They are all interconnected and are all very dear to my heart. But if I had to choose one, I’d pick mental health. Mainly because without mental health we cannot move forward with our lives. We have to be well to do well. Change always starts from the inside out.

What is the best way for our readers to further follow your work online?

People are welcome to visit my website: www.mammaterrahc.com where they can find out about the programs I offer and the different ways to connect with my work.

I have a free weekly newsletter — Mamma’s Tips, where I share health and wellness subjects, recipes, and good books. I love to get new subscribers!

I have been publishing a blog post every week, sharing my health journey and giving insights and resources to people longing for changes.

A few weeks ago, I published my first e-book — A weekend of Felling Great, in which I share small lifestyle shifts that can have a huge impact on one’s health and well-being. People can download it for free from my website.

I’m also a proud new partner of Awakenpedia — a modern spiritual awakening platform where people can find different holistic healing modalities and tons of teachings.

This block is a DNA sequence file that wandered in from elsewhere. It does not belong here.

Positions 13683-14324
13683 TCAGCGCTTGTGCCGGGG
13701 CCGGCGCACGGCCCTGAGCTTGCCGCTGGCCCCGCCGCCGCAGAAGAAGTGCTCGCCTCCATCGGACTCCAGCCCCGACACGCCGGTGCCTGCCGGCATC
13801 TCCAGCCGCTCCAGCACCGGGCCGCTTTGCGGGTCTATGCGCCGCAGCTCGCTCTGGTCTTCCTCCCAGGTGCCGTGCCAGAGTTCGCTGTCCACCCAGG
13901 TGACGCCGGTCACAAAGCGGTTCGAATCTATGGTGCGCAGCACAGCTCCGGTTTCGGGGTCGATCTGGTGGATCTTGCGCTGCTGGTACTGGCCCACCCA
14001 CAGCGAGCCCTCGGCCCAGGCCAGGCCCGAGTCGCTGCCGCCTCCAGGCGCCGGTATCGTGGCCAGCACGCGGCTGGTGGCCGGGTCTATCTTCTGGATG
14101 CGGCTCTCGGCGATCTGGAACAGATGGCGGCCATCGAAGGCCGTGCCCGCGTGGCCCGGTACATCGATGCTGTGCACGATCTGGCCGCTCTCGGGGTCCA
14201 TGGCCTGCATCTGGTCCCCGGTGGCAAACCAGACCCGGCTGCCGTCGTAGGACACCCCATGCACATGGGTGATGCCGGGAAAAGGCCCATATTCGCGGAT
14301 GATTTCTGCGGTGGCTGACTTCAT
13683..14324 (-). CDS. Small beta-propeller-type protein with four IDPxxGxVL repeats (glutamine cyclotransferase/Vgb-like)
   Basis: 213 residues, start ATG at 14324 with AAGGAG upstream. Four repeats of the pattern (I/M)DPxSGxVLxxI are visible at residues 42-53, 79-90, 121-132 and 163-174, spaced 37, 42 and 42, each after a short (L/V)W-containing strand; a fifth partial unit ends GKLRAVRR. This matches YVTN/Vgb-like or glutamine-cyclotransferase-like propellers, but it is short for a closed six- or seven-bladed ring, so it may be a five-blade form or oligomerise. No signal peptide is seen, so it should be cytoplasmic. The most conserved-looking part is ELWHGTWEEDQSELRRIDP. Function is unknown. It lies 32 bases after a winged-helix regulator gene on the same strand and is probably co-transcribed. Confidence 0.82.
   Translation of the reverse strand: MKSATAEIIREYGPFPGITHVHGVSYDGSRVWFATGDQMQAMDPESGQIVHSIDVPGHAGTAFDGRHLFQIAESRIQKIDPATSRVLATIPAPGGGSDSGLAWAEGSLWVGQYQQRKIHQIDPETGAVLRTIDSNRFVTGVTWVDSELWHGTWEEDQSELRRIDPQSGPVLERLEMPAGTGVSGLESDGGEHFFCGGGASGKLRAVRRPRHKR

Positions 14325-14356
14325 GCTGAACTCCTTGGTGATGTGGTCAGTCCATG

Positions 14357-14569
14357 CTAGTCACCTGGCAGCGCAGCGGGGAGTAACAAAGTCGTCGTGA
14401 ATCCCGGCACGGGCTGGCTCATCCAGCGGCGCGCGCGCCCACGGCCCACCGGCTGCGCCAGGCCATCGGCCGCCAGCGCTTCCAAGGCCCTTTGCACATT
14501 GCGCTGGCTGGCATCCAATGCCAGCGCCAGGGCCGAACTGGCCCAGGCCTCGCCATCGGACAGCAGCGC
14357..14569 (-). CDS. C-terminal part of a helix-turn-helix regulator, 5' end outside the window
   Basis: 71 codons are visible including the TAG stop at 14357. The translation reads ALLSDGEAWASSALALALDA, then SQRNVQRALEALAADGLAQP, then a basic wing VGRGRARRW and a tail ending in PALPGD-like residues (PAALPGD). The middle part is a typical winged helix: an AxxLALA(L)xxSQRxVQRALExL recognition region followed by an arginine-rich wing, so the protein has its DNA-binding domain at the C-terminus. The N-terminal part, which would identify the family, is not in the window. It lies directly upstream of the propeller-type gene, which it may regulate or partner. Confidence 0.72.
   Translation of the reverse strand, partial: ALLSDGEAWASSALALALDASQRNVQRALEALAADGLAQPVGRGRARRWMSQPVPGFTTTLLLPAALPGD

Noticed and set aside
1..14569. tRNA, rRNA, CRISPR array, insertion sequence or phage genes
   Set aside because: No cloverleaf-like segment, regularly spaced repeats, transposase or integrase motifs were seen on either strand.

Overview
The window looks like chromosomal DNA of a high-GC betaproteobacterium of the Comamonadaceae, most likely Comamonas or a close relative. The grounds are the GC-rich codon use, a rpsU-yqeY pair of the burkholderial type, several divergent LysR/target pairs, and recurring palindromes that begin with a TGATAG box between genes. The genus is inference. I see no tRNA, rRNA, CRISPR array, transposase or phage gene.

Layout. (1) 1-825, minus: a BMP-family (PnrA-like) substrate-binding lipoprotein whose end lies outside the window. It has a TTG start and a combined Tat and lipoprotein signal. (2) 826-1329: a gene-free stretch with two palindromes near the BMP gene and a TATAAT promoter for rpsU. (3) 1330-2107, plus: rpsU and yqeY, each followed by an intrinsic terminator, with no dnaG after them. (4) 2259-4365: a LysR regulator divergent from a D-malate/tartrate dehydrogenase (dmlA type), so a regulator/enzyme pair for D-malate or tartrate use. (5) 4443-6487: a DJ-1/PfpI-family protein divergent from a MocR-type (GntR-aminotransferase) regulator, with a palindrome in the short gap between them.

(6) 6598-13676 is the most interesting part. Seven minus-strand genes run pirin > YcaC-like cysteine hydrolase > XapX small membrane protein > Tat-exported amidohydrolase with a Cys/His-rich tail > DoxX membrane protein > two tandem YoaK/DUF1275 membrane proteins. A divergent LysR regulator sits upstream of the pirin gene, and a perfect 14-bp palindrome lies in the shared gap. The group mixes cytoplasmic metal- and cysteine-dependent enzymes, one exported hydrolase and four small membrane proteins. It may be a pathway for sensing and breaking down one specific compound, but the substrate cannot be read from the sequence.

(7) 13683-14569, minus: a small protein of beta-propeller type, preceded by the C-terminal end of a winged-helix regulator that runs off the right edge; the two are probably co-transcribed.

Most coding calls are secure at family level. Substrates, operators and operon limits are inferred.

Last but not least, I couldn’t be more excited to share my next endeavor: I’m launching my podcast — Good is What Makes You Feel Well, in the first quarter of 2024. Stay tuned!

Thank you for these fantastic insights! We wish you continued success and good health.

About the Interviewer: Wanda Malhotra is a wellness entrepreneur, lifestyle journalist, and the CEO of Crunchy Mama Box, a mission-driven platform promoting conscious living. CMB empowers individuals with educational resources and vetted products to help them make informed choices. Passionate about social causes like environmental preservation and animal welfare, Wanda writes about clean beauty, wellness, nutrition, social impact and sustainability, simplifying wellness with curated resources. Join Wanda and the Crunchy Mama Box community in embracing a healthier, more sustainable lifestyle at CrunchyMamaBox.com.